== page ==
Vikings players and coaches have fielded so many questions about Brett Favre on a weekly basis, they might be sick of the quarterback before he ever arrives.
Thursday was the final day of media access during the offseason's organized team activities and the national media joined the scene in an attempt to unearth any new morsel of Favre-related information.
"I don't think anything has changed. I think the guy is still retired. I don't think that's changed at all," head coach Brad Childress said when asked for an update on the situation.
It was just one of many ways the Favre questions were shaped. Essentially, there was very little new about Thursday's Favre news. Childress still didn't want to put a timeline on a decision.
"It is hard to speculate. Like I said the other day: Deadlines? No. But I'm not going to speculate on that," he said.
Childress said on KFAN radio Wednesday that he wanted to see how much Favre had left in his "cannon." The quarterback reportedly had surgery on a previously partially torn biceps tendon in his throwing shoulder. However, Childress doesn't appear interested in hurrying the process along faster than Favre's healing would allow.
"I am not that anxious. I am not going to lose any sleep or anything. I don't need mood elevators or anything like that. But you always would want to see that," he said.
He even refused to say if the plan was for him to see Favre throw, calling that "down the road stuff."
The constant Favre questioning wasn't just limited to the head coach. Several high-profile players also had much of their interviews steered toward Favre talk.
"It's kind of over now. We've kind of been there, done that. We're ready to move along," said tight end Visanthe Shiancoe when asked about Favre. "We have two guys here that are working hard. Like I said, if he comes, it would be an asset. It would be exciting to have him here. He's a Hall of Fame guy. But right now we can just work with what we have right now. So that's what it is."
Shiancoe and others have seen so much talk about Favre that he calls it "Favre-a-palooza."
"It's crazy. But every year is a circus and you've got to expect it, man," he said. "But, you know, he deserves the right to do that. He's put in a lot of work and he's that man."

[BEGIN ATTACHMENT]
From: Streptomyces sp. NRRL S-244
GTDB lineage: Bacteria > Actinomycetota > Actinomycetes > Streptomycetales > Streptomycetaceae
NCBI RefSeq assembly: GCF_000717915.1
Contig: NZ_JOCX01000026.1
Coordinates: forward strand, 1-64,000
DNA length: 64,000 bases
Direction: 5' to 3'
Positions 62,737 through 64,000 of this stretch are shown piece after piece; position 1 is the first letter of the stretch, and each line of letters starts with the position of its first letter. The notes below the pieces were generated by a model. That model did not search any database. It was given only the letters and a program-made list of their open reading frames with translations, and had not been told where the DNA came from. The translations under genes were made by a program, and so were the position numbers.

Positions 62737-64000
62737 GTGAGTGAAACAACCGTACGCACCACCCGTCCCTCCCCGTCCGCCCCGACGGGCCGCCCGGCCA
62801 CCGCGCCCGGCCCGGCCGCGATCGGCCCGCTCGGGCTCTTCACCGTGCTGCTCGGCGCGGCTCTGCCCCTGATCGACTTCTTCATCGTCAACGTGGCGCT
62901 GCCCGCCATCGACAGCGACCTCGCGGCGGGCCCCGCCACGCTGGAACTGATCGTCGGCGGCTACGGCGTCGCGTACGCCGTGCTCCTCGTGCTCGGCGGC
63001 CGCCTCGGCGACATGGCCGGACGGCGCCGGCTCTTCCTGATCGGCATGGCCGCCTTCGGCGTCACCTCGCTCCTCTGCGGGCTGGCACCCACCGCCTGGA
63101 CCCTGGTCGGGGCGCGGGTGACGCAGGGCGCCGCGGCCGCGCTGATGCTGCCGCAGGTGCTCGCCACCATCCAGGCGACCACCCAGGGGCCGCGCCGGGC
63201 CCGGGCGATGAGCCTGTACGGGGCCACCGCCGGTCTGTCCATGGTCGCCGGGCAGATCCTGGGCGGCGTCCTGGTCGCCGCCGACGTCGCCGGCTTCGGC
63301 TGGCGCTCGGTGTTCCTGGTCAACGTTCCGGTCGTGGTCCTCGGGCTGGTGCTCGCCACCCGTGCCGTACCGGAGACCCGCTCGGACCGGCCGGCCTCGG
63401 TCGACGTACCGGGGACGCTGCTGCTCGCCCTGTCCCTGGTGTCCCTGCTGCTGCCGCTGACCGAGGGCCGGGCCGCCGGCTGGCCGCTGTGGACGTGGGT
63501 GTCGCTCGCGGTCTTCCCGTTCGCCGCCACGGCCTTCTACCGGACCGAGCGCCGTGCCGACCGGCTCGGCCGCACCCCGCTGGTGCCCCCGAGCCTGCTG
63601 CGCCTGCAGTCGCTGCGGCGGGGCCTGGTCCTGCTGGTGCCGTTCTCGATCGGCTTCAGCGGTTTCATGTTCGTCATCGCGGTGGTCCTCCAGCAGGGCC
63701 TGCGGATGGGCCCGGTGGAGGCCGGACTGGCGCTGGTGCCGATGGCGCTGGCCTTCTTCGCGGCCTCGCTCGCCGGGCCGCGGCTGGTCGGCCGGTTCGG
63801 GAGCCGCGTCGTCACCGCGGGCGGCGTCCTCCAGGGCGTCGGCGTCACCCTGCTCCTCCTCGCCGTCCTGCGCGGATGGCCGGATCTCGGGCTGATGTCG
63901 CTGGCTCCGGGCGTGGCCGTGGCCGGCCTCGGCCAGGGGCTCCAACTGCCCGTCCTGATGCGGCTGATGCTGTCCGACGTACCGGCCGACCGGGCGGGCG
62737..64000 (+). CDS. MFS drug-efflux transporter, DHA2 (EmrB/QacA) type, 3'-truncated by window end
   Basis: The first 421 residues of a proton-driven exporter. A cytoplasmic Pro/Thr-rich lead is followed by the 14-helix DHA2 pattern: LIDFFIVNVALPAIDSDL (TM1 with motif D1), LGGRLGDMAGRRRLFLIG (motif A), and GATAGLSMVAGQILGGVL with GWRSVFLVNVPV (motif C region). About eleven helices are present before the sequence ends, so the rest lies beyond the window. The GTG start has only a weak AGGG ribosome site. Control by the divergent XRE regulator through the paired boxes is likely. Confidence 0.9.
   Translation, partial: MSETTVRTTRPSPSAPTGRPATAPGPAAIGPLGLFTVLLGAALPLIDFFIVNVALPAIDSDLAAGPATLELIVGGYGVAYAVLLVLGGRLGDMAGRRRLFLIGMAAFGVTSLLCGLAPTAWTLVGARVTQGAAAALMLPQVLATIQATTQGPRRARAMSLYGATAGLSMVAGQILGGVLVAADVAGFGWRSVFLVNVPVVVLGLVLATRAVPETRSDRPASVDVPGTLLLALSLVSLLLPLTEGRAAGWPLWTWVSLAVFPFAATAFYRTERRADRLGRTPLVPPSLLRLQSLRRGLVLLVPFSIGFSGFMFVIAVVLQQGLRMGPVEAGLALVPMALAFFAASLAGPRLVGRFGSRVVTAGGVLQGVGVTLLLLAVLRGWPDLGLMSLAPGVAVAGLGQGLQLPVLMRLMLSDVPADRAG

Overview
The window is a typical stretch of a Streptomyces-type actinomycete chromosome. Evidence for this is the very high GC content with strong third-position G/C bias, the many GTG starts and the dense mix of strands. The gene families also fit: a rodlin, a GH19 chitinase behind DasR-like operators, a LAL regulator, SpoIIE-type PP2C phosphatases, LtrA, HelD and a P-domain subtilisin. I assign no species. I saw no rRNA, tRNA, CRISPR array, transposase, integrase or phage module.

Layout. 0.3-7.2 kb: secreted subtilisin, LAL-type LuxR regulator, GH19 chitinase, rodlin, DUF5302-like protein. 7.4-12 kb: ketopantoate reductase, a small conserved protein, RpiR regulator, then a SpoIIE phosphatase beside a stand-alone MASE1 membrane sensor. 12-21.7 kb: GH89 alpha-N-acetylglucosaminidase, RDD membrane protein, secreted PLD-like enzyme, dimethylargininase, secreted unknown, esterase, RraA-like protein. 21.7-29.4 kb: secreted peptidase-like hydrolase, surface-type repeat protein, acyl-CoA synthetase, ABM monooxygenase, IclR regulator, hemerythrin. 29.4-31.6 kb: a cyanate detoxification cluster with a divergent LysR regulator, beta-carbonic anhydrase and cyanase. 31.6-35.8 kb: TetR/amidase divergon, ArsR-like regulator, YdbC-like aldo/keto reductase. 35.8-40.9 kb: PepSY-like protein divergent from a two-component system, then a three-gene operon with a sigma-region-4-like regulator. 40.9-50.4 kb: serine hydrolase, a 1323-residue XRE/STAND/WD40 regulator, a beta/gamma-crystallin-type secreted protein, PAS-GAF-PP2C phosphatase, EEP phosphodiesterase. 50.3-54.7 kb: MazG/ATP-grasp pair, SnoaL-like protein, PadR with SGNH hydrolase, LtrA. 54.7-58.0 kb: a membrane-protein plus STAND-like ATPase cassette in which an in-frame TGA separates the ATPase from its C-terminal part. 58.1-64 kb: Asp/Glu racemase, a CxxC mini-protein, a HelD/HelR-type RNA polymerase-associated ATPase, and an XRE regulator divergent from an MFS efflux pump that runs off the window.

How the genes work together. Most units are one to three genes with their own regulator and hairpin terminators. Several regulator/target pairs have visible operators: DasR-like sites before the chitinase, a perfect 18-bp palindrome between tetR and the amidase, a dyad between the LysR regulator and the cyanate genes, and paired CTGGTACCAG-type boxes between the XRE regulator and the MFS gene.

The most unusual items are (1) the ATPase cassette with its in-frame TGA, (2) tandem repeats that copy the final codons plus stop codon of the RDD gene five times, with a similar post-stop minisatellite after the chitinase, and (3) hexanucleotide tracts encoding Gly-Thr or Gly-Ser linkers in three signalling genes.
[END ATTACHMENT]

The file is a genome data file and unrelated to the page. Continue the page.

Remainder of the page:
Luckily, after Friday's practice, which isn't open to the media, the veteran players have the next six weeks off and can get away from the constant questions. Tarvaris Jackson is one of the players that is happy he'll be able to get away from Favre inquisitions … at least from the media.
"Oh, yeah. But I'll probably still have to answer them. You don't understand the text messages I get all day, every day from my family and friends about it," he said. "But you know, it comes with the territory. I won't lie and say it don't bother me. But I kind of got used to it."
"You guys keep bringing it up," said defensive end Jared Allen. "If everybody stopped talking about it, nobody would talk about it, right? So let's just stop talking about it."
Allen isn't the only one tired of the talk. Jackson admitted that it can wear on him.
"If you had to hear it year in and year out, all the time, eventually you're going to be tired of it. But I guess it just comes with being the quarterback for the Vikings right now. It is what it is," he said.
It's clear, however, that the Vikings have an interest in Favre. Childress said he talked to Favre to last week, but he wasn't about to reveal the contents of that conversation.
In fact, despite more than a dozen questions directed at players and coaches on Thursday about Favre, nothing of substance was revealed.
Eventually, there will be an answer that ends the drama one way or another, but for now the players are happy to get a break from it.
Vikings get a ‘Favre-a-palooza' break
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